Here is an example of what not to do:  A good friend of mine looks in the Sunday paper.  Big Drug Company is listed prominently in the financial section for having a good PE, new drug coming out, well run business, etc.  Humm, he says, think I will buy me some.  The stock was trading Friday at $45.  So, he goes to his computer and puts an order in:  Buy 65 shares of Big Drug Company.  Well, the next morning, guess what happened?  Everyone in the country read that newspaper article and decided to buy them some too.  Big Drug Company stock goes up to $80 first thing, and the floor traders look at my friends buy order and laugh, Sucker!! and sell him 65 shares at $80.  The stock promptly drops to $60 within a half hour or less, and my friend is out $2300. 

What went wrong?
1. He entered a market order because it was only $6 and limit orders cost more.  $2300 buys a whole lot of extra commission to make sure you get what you want and to protect you incase something goes wrong.
2. His order was for an odd lot size.  This further raised the "sucker" flag for the floor traders.  Combine this with the market order and you are just asking for it.
3. He read the newspaper and believed what they told him.  By the time it gets in the Wall Street Journal, it is beyond ancient history.  By the time it gets to the regular papers, forget it or think seriously about doing the opposite.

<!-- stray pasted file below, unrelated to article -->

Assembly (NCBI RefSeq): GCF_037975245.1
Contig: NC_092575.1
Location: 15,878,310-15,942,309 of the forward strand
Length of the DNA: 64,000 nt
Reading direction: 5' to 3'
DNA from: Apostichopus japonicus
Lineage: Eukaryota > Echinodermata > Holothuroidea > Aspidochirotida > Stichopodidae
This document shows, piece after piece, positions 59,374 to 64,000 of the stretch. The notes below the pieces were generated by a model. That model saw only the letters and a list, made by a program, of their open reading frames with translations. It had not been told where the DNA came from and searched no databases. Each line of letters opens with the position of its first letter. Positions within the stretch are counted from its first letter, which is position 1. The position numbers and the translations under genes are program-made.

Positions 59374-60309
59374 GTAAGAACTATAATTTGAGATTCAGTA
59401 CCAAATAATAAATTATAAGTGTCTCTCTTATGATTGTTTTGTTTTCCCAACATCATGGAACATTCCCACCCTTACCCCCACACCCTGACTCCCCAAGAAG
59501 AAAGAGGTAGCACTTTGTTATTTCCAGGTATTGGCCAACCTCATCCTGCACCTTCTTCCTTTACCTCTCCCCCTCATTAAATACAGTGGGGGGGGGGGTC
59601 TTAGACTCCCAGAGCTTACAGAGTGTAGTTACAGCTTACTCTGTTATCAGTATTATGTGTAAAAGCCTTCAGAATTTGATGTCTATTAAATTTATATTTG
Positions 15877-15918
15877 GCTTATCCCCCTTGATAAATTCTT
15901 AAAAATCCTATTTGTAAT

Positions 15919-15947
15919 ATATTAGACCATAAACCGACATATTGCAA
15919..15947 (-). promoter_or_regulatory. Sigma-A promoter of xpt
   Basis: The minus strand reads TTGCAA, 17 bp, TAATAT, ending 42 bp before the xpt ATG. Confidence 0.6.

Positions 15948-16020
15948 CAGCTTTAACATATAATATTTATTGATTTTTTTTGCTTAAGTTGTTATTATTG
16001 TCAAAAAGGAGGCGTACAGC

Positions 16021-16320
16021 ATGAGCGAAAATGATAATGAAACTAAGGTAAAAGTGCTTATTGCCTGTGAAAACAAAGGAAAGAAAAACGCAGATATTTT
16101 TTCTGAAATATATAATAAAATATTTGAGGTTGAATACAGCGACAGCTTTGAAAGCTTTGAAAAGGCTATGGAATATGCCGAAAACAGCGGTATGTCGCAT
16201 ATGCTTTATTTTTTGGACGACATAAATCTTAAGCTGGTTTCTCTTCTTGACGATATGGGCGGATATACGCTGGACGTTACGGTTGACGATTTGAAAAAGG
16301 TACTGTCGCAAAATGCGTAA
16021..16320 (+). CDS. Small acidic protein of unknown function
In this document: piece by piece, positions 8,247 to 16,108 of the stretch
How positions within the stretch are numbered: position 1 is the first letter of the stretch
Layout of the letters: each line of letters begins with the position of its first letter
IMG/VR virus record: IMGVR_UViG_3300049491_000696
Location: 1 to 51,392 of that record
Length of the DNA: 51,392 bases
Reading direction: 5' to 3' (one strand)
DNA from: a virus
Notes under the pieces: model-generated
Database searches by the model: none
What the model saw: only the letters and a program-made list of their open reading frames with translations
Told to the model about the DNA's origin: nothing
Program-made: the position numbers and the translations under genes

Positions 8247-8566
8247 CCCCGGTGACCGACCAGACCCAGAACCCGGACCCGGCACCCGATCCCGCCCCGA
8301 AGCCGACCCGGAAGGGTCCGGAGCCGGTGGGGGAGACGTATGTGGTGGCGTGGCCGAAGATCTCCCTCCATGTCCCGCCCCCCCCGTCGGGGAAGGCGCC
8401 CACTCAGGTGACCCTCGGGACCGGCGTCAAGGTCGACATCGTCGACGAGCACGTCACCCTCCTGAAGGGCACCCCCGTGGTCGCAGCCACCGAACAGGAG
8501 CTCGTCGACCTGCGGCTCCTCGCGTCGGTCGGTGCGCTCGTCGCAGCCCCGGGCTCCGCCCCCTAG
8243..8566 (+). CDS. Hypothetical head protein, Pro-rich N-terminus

All this put together is a sure looser play.  The smart thing would have been to look at the stock charts, watch it open at $80, sell it short, buy it back 30 minutes later for $60 and make $20 a share in 30 minutes.  Of course, hind site is 20-20, but you can count on the fact that somebody did just that.  Why not you?

It is important for you to realize that you can call the stock price/move correct and still lose.  Timing comes into play.  After you learn to read charts, you need to practice trading with paper money.  Look at a stock and ID a trend.  Look at the bid/ask price on Raging Bull and place your paper trades at whichever is most against you (buy at the ask, sell at the bid).  Keep a close record of your plays and analyze errors.  Do this until you are comfortable, then start playing with real money.  Start small with the real stuff.  All the paper trading in the world is not the same as looking at real money.

OK, that is enough for today.